The other shift is in the characterisation of the young women. Rati Agnihotri's Anita - an 80s free-spirit stereotype, the Goan girl who's likely Christian, and a crooner to boot -- hung around the old men because it was a way to be in the same space as her boyfriend, played by a brooding, long-legged Mithun Chakraborty. Haydon's Ahana has no such excuse. What she has instead is an attack of Akshaykumaritis, convincing our three oldies that they can get in her pants if they only get her a meeting with Akshay. The superstar, playing himself with a sense of humour, takes digs at everything, from the 100 crore club to the hankering for a National Award, and is not unwatchable. But robbed of a flesh-and-blood lover, Ahana must subsist on a fantasy diet of fandom and facebook likes -- and comes off as insufferably ditsy. 

The old Shaukeen was admirably frank about the travails of ageing -- where the spirit is willing, but the flesh is weak - but it also captured something profound about the reluctance to let go of life. The song that played whenever Ashok Kumar had a shaukeen moment said it most lucidly: "Jeevan se yeh ras ka bandhan, toda nahi jaye". More recently, Gulzar expressed that strange mixture of hesitation and moh in his unforgettable Dil toh bachcha hai ji: "Daant se reshmi dor katti nahi." 

The Shaukeens is much less eloquent. But what simmers just beneath the surface is that these men are victims, too, crippled by a masculine code not of their making. How good a man KD is, we're told, that he didn't let on about being in love with his friend's sister, even as she spent a lonely divorced life. We're meant to empathise with KD's wasted years, without condemning the absurdity of the honour codes that he lived by. And as for the sister, what of her? For women above a certain age, sex couldn't possibly be on their minds. Could it? As Rati Agnihotri played out her appointed part as Kher's weepy wife, I thought I spied an amused look in her eye. 

She was the Anita of old, after all. Shaukeen 3, anyone?


Published in Mumbai Mirror.

9 November 2014

Post Facto - Chandigarh Diary: notes from the fringes of a litfest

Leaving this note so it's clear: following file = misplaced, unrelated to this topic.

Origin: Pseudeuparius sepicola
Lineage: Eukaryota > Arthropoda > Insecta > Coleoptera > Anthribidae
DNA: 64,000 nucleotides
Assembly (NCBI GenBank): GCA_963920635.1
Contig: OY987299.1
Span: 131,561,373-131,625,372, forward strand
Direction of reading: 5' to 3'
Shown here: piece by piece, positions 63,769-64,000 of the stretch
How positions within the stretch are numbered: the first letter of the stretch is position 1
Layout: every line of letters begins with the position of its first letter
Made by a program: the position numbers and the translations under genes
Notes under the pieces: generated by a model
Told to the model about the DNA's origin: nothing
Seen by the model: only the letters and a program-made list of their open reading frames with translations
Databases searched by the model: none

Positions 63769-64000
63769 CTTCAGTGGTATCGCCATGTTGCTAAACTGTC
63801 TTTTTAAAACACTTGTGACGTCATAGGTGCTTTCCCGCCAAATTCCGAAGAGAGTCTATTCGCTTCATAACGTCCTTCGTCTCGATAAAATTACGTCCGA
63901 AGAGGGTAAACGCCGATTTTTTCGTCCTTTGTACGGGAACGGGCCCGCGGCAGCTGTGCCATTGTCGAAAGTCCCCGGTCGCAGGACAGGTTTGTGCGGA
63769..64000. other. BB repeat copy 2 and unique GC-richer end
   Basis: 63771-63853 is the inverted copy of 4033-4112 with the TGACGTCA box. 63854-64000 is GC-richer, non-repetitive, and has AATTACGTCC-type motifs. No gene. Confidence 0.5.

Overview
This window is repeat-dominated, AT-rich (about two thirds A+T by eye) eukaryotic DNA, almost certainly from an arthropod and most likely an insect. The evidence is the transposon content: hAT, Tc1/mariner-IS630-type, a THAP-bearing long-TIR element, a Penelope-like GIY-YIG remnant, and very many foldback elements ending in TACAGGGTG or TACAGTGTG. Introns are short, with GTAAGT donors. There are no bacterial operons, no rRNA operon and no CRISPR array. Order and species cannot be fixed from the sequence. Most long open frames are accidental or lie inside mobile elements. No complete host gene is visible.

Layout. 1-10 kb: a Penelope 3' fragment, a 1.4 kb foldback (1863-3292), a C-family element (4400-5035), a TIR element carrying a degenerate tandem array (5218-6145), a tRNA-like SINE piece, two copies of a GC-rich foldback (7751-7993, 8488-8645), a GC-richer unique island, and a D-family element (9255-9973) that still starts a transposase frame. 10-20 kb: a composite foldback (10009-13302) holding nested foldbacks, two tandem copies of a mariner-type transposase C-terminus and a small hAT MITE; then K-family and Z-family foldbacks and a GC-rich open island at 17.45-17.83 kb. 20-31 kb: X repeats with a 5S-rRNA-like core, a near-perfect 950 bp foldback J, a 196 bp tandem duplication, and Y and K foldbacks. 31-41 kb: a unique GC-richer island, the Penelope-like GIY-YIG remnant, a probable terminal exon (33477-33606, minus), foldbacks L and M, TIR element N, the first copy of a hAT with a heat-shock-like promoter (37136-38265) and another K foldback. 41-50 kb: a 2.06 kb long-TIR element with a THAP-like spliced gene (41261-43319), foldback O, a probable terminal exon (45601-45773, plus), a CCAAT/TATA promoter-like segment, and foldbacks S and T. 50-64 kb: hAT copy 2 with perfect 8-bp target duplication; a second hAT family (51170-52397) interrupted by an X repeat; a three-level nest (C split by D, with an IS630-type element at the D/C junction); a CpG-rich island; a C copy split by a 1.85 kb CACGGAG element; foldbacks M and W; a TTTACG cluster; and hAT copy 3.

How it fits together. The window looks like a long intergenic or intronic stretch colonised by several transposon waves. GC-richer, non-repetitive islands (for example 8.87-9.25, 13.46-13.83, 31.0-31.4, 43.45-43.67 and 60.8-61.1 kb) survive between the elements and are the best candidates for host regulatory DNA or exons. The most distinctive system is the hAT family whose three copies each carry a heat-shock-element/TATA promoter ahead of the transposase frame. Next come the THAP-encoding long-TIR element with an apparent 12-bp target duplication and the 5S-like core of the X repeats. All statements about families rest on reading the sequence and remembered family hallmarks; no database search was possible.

The Rock Garden in Chandigarh
My Sunday Guardian column today: 
I have just returned from my second visit to Chandigarh. The Chandigarh Literature Festival (CLF), organised by the Adab Foundation, has a unique format which places critics — and books — ahead of authors' and publishers' pitches. Each critic is invited to nominate, in advance, a book they think should be more widely read. At the fest, she or he introduces the book and conducts a conversation about it with the author. As a critic, it's a real pleasure to choose a book I think is worth discussing, rather than having to be part of a "panel" of someone else's design. If you want to spend a relaxed weekend hearing books being discussed, without any queues, I recommend a trip to Chandigarh this time next year.
Last year, I was too caught up with the festival to see anything of the city, except to note that it was cleaner and greener — and emptier — than any Indian urban space I've seen. This year, my hotel was further out: a rather lonely bit of Panchkula opulence, ringed by fields and the dusty outcrop of the Morni Hills. (A taxi driver told one co-delegate that it was owned by the outgoing CM, though I have no evidence for whether this is true.)
I'm quite unused to spending all my time in a new place holed up in some building. And hanging out only with other non-locals always seems a bit of a cop-out. So I was thrilled that on the last day, the festival organisers offered us a spot of sightseeing. Escorted by three schoolteachers — among the CLF's shiny, happy volunteers — we went first to Sukhna Lake. It was a Sunday morning, and families were out in full strength. As were the geese. A whole gaggle of geese waddled up the ghat-like steps, honking loudly, and surrounded a father and son offering bits of roti. As soon as we climbed back up to the promenade, I saw a sign: "Do not feed migratory birds." I don't know if the geese were migratory or local, but I did see some brown-headed ducks keeping a dignified distance from the handouts.
The obligatory visit to the Rock Garden followed. We lined up behind a huge crowd of visitors: two school groups, plus a set of tourists from Maharashtra in royal blue caps. Expecting a vast expanse of parkland, I was surprised by the tightly-wound paths, often with high walls on either side. The average walker can squeeze through the narrow entrances if she stops and stoops — but only just. The crowd made it hard to get a sense of the space. But it revealed its contours in other ways: the ebb and flow of people forming little eddies and occasional blockages. As each passage opened out into a courtyard, pavilions, bridges, flowing water and, slowly, vast armies of figures began to appear — human, animal, bird.